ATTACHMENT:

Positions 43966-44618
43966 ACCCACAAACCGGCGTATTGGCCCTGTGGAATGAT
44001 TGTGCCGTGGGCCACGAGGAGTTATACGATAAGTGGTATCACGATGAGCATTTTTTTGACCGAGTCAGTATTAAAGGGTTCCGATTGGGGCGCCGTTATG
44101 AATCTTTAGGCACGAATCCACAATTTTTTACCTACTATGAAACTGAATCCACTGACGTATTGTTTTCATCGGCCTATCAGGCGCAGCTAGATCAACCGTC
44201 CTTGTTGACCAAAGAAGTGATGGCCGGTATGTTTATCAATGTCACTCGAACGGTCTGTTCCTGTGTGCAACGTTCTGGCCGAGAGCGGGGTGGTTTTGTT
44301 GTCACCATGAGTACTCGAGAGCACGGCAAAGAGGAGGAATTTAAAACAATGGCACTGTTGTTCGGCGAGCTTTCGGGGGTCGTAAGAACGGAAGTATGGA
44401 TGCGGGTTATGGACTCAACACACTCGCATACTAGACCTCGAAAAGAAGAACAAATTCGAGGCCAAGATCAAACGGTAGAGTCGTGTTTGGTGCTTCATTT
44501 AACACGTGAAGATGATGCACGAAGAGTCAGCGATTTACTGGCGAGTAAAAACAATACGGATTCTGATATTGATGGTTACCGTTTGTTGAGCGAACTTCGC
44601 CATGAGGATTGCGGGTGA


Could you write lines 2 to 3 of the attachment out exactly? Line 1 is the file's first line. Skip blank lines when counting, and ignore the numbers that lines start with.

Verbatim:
43966 ACCCACAAACCGGCGTATTGGCCCTGTGGAATGAT
44001 TGTGCCGTGGGCCACGAGGAGTTATACGATAAGTGGTATCACGATGAGCATTTTTTTGACCGAGTCAGTATTAAAGGGTTCCGATTGGGGCGCCGTTATG